Q:  Can you please explain the roles of Dance Captain & Swing? What are the positives and negatives of these roles in a show?

The role of the Dance Captain is to keep the show exactly how the choreographer intended it to be. So my job is to maintain the show in the same order, style and theme that the choreographer wanted. This means giving notes, making sure everyone is happy, and managing people and personalities in the ensemble.
Being a Swing simply means going on stage and performing the role of the person you are covering every performance. You ‘swing’ from one role to another. This means, a swing has to remember a lot of different routines, staging and roles all at the same time. Swing is not a role for everybody; some people don’t have the ability to instantly remember diverse and numerous choreography at the drop of a hat.  A swing can get thrown onto the stage in a different role half-way through a show and you have to be prepared and able to do that at a moment’s notice. You have to always be on your toes, and I love that! I never know what I am going to get when I go into work each show day. Not every performer wants to, or needs to be a swing.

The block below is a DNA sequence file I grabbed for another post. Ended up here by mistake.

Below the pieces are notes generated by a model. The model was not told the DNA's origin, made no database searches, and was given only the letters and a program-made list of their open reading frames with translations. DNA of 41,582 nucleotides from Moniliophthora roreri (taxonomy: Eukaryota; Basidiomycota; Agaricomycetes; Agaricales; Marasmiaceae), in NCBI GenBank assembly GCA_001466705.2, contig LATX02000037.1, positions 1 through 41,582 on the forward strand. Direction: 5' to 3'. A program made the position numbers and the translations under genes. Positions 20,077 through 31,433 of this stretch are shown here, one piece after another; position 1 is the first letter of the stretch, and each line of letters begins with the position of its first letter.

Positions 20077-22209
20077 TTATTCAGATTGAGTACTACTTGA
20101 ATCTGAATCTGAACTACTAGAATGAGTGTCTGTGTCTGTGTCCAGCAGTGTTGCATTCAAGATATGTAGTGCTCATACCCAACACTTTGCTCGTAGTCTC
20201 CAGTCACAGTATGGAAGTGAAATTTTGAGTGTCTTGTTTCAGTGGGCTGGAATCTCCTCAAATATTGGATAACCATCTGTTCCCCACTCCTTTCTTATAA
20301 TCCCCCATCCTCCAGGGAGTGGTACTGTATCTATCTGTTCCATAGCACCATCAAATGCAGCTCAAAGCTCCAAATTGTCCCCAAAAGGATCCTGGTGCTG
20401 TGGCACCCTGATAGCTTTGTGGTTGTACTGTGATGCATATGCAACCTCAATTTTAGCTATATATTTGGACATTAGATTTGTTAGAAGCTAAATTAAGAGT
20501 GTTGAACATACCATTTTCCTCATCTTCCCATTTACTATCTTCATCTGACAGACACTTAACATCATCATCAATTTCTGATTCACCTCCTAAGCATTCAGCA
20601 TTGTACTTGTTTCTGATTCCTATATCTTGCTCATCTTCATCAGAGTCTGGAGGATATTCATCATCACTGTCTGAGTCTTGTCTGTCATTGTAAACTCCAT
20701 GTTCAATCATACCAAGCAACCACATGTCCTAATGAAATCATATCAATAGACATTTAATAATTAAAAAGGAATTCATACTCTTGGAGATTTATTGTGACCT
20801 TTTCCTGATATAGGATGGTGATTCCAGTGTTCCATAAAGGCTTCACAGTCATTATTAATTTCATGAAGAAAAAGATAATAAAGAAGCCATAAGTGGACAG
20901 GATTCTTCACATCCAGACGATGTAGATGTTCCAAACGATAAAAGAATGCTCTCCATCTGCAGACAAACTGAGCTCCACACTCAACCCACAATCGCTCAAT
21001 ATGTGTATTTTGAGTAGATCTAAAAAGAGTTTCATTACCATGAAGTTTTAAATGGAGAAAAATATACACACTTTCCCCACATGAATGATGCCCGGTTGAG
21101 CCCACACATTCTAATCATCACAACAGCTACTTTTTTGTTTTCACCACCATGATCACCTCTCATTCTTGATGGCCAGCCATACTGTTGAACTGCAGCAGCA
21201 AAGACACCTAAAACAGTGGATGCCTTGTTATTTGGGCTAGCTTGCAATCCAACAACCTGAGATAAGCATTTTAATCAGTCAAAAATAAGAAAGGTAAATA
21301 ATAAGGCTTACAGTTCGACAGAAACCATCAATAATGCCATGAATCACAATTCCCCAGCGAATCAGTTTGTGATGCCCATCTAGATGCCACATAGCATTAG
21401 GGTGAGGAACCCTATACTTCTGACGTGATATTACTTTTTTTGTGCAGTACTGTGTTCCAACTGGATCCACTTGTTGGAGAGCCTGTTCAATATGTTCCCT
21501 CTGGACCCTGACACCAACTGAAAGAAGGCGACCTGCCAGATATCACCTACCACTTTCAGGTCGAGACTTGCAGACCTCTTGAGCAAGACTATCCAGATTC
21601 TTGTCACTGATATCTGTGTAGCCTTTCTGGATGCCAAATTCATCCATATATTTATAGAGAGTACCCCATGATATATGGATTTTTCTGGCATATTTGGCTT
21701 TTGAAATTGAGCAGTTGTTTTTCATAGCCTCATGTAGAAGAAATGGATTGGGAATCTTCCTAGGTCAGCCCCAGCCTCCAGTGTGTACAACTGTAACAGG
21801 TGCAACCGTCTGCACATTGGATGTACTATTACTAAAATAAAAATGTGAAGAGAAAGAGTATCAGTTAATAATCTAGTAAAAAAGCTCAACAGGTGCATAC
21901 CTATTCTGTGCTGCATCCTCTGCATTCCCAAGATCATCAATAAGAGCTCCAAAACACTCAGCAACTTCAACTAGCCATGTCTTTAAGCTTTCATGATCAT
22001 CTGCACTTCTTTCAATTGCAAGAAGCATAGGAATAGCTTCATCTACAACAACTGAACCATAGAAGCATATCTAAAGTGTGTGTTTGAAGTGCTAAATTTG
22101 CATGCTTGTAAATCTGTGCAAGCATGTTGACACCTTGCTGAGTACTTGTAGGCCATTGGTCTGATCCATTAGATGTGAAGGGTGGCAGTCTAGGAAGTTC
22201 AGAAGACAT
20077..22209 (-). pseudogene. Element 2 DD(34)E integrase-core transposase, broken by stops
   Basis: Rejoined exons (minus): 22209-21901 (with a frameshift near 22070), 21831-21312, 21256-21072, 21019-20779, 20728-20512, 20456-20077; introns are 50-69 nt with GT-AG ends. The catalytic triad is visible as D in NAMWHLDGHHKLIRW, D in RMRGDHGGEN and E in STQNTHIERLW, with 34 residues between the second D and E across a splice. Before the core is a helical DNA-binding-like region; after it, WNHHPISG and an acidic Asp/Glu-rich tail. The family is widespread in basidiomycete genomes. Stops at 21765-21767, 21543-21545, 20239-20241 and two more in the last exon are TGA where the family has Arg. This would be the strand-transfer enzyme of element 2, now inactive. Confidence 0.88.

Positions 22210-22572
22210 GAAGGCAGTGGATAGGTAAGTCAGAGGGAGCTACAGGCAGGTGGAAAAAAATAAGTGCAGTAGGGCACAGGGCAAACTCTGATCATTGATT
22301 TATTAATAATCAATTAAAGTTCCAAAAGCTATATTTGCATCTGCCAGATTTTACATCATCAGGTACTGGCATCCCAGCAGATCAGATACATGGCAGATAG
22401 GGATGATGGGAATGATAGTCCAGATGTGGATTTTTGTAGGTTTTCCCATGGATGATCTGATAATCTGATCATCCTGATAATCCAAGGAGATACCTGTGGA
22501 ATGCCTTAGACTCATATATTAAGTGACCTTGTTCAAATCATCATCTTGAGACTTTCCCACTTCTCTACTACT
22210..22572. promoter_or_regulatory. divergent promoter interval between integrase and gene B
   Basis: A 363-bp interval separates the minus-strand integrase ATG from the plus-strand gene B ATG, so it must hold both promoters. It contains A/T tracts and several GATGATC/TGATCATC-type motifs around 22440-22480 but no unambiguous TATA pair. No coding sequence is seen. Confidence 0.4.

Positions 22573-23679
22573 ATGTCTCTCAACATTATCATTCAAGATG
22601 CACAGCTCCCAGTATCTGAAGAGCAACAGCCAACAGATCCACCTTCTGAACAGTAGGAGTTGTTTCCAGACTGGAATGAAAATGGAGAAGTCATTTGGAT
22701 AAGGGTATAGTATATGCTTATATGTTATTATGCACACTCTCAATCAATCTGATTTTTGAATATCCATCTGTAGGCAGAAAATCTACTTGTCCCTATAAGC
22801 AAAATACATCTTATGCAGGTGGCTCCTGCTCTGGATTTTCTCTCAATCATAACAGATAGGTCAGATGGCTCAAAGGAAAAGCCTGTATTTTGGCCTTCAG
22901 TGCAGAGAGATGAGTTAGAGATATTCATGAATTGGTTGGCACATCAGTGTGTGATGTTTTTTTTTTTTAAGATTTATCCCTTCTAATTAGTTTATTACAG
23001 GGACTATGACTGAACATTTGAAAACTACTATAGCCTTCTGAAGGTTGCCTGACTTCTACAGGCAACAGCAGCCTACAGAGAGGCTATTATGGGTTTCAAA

The best part of ‘swinging’ is that I get to play everyone’s part in the show. I can get to go on for anybody and that can happen on any given day. If I were in the ensemble I would have to do the same plot for 8 shows a week for a year. Swing gets the luxury of the excitement of doing it all.